The UP villages situated close to Uttarakhand border now clearly fell in the danger zone. Thousands of pamphlets were distributed in over 50 villages, asking people to stay clear of the tigress’ path as she was heading towards Uttarakhand and to take extreme precautions while entering the sugarcane fields.
At around the same time, the forest department pressed the panic button. Fear in the region had turned to anger, and at several places villagers – armed with guns and spears – had started scouting the area in large numbers. Issuing death warrant for the tigress, the forest department of UP allowed teams of six hunters to move in and finish off the tigress – if they could. Incredible as it may seem, nobody who was alive (barring the third victim’s father) had even seen the killer tigress, let alone photograph her.
Her pugmarks on a blood-splattered trail was all that the villagers, forest officials and the hunters had to contend with. Twice, I contemplated joining my team which was filming the event, but my busy schedule held me in check.
As feared, the next killing – on January 10 – took place barely 12 kilometres from the jungles of Corbett Tiger Reserve. Twenty-two-year old Shiv Kumar of Maniawala Gadhi village could not prevent himself from becoming the sixth meal of the man-eating tigress. He too, like the other victims, was working in a sugarcane field at the time of the fatal attack.
Since January 10th of 2014, no fresh killing by the tigress has been reported.
Calm has returned to the troubled zone, but the whys still need to be answered. The circumstantial evidence – established by the tigress’ route and pugmarks – proves beyond a shadow of doubt that she had come from the Corbett Tiger Reserve and returned after 16 days. But why did she do it in the first place?
As any criminal lawyer will tell you, no crime is committed without a motive. But what could be the motive for this apparently healthy tigress to go on a sudden killing spree, and then stop the killings as suddenly? I am sure if Jim Corbett had been alive, he too would have been bewildered by the tigress’ ostensibly abnormal behavior. But has her behavior been really abnormal? Let me try to fit in a few missing pieces in this jigsaw puzzle, through information which we gleaned after several hours of interactions with the forest officials, both senior and junior, of the affected areas.
On December 16, 2013, there was widely circulated news of the arrest of 12 alleged poachers near Amangarh forest range, situated on the border of Corbett’s Kalagarh range. Two skins of freshly killed tigers were seized from these people. Both the dead tigers were sub-adults – implying there was a mother tigress too somewhere – and were in all probability siblings.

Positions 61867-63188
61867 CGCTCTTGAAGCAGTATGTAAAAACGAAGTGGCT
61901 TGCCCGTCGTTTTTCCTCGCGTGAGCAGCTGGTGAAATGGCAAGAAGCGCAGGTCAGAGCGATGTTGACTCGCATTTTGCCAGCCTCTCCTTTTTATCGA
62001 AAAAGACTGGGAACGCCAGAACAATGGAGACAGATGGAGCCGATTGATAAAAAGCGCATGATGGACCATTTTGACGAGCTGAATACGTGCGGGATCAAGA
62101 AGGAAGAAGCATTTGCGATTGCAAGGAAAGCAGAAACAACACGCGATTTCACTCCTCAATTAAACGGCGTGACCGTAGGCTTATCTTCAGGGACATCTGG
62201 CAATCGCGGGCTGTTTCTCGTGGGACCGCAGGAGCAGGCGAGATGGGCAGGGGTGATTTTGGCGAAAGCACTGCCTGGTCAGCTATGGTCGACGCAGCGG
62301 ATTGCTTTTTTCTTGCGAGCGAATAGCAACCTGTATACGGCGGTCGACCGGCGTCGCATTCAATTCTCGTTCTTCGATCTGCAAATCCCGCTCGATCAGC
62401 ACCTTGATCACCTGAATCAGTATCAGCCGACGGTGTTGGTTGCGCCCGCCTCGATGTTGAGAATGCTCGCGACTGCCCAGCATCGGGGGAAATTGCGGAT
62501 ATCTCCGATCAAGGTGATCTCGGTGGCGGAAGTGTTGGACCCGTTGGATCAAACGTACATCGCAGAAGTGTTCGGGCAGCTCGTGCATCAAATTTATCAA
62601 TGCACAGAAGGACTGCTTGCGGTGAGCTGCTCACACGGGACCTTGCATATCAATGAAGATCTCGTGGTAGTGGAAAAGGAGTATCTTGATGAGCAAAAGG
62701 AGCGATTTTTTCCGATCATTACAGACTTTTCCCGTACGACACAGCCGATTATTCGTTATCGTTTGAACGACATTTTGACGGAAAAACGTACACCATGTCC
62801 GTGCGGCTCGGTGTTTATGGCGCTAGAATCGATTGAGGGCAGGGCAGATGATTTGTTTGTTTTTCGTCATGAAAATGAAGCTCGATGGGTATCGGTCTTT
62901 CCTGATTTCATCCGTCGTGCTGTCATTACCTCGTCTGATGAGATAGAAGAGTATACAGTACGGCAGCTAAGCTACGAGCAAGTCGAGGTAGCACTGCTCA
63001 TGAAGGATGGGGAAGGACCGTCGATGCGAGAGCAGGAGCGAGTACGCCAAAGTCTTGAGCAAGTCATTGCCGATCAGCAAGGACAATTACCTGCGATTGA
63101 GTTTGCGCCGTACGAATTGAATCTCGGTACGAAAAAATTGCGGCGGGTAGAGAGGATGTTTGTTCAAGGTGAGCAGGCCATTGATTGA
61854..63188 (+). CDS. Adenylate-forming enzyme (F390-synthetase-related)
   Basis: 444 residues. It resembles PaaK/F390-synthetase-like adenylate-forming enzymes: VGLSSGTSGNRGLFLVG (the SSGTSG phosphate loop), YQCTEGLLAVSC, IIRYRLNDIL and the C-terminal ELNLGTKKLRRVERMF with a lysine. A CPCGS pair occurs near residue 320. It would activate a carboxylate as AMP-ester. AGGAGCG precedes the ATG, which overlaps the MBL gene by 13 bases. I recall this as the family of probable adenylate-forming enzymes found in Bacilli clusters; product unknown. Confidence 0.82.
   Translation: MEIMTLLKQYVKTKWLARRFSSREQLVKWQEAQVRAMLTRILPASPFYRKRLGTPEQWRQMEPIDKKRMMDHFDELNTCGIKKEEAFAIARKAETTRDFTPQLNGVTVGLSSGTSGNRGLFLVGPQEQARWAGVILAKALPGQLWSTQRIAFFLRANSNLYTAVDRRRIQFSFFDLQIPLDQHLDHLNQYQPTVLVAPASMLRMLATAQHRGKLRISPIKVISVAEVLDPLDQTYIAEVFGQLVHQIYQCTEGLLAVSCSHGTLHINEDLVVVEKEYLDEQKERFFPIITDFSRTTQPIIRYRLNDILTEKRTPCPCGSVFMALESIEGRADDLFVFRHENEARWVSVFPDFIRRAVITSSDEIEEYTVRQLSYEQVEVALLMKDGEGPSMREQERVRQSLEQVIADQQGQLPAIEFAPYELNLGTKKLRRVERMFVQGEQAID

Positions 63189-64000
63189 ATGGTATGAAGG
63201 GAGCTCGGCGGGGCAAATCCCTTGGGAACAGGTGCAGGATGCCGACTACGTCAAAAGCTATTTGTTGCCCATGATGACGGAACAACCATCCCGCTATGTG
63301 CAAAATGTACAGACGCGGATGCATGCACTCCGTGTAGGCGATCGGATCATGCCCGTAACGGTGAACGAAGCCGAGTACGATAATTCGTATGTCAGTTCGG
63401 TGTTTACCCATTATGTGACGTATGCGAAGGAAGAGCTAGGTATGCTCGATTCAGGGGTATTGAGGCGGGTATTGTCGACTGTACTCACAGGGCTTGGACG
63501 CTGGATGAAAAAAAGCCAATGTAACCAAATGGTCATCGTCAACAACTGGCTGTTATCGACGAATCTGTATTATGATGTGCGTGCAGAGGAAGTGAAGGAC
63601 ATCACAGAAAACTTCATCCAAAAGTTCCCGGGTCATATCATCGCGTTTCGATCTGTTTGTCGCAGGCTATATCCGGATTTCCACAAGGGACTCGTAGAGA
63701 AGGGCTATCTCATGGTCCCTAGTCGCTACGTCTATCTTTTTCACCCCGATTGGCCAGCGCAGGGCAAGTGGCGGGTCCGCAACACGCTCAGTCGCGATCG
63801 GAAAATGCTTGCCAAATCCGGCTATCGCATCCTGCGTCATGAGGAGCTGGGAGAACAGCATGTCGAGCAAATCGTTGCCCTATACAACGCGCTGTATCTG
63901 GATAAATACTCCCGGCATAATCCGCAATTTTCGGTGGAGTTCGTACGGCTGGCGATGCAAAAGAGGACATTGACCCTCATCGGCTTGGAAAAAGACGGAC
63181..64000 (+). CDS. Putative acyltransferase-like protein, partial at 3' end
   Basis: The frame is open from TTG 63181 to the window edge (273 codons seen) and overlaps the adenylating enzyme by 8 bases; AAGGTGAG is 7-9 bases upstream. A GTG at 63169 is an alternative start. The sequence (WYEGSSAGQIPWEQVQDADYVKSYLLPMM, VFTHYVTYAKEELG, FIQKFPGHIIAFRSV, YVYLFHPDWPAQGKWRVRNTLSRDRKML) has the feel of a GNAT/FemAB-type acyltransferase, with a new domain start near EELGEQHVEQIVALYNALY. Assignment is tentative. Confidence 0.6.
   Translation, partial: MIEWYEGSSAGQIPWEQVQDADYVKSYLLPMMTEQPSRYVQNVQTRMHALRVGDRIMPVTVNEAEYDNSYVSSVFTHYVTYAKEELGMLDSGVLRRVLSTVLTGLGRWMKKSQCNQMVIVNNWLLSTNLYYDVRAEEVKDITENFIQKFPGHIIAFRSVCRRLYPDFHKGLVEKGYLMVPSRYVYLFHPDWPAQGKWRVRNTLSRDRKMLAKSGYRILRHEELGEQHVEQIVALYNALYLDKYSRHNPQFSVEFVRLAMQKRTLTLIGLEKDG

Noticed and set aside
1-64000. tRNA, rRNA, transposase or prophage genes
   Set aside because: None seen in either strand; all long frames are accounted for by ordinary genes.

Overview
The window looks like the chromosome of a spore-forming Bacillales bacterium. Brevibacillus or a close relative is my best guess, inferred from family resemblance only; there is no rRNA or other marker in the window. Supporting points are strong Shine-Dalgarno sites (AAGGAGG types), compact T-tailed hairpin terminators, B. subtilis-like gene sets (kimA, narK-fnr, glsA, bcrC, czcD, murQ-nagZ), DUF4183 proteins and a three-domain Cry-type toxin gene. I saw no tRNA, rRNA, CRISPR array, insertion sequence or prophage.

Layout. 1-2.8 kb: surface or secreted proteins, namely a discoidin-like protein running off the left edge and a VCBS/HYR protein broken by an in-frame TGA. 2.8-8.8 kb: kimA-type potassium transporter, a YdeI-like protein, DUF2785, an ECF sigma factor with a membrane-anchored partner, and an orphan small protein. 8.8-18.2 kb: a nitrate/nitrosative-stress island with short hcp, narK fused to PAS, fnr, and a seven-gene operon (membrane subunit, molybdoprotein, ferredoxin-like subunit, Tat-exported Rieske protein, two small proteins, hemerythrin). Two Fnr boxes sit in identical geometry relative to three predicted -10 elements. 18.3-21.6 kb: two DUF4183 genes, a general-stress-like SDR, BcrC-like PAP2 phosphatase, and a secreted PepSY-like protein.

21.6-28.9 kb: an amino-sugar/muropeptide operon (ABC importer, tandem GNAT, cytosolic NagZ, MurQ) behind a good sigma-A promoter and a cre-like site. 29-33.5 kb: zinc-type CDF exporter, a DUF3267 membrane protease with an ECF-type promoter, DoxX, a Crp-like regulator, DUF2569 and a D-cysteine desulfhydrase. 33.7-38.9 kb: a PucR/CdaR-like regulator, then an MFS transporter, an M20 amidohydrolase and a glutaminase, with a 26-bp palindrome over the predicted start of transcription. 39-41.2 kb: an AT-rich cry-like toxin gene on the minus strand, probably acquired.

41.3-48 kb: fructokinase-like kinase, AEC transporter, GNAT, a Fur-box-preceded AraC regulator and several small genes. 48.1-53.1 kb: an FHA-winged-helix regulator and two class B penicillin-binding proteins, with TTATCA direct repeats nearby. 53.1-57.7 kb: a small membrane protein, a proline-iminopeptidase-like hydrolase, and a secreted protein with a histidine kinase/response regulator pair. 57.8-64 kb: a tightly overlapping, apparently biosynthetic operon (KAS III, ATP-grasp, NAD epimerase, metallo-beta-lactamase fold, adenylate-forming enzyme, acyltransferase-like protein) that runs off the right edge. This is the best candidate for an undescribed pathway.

Let’s fast forward to January 12 of this year. That day, the last pug-marks of the killer tigress were seen at the very spot on the outskirts of Amangarh from where the skins of two tigers were seized! I am sure many of my readers will lap up the inference – for there is none other to disprove it.
And if my hypothesis is correct, the killer tigress is none other than the mother of the two dead sub-adult tigers. In my decades of jungle experience, I have found that normally a tigress leaves her territory only when driven out of it by another, stronger female. However, going strictly by the circumstantial evidence, it was not the case with this particular killer tigress.
It’s easy to comprehend what could have happened next. Distraught at the disappearance of her two cubs, the tigress came out of the forest cover and started moving towards human settlements. The search for the cubs took her all the way to Moradabad district, when she realized the futility of it and turned back.
Failing to locate the cubs, the tigress took out her anger at the six unlucky humans who came in her way. Or should I dare suggest that it was a mother’s revenge?
Navin M Raheja
Chairman & Managing Director, Raheja Developers Ltd.
Whether he is donning his yellow helmet or holding his camera, Mr. Raheja is a very interesting personality. He is one of those who would rather have an intellectually stimulating discussion than sit around while life drags on. It is also a huge likelihood that these discussions often take place in forest, as that is where he likes to be, in the midst of nature. An avid photographer and wildlife enthusiast, he has spent his life in the bush & his knowledge and passion for India’s flora & fauna is immense. A former member of the Project Tiger steering committee, under the Ministry of Environment & forests, he has made several contributions to the field of wildlife conservation. He has worked tirelessly for over 35 years to 40 years to ensure that the big cats survive in India. One of the leading real estate developers in the country, he is amongst the few successful entrepreneurs who has such an insatiable appetite for wildlife conservation and deeply cares about protecting the environment.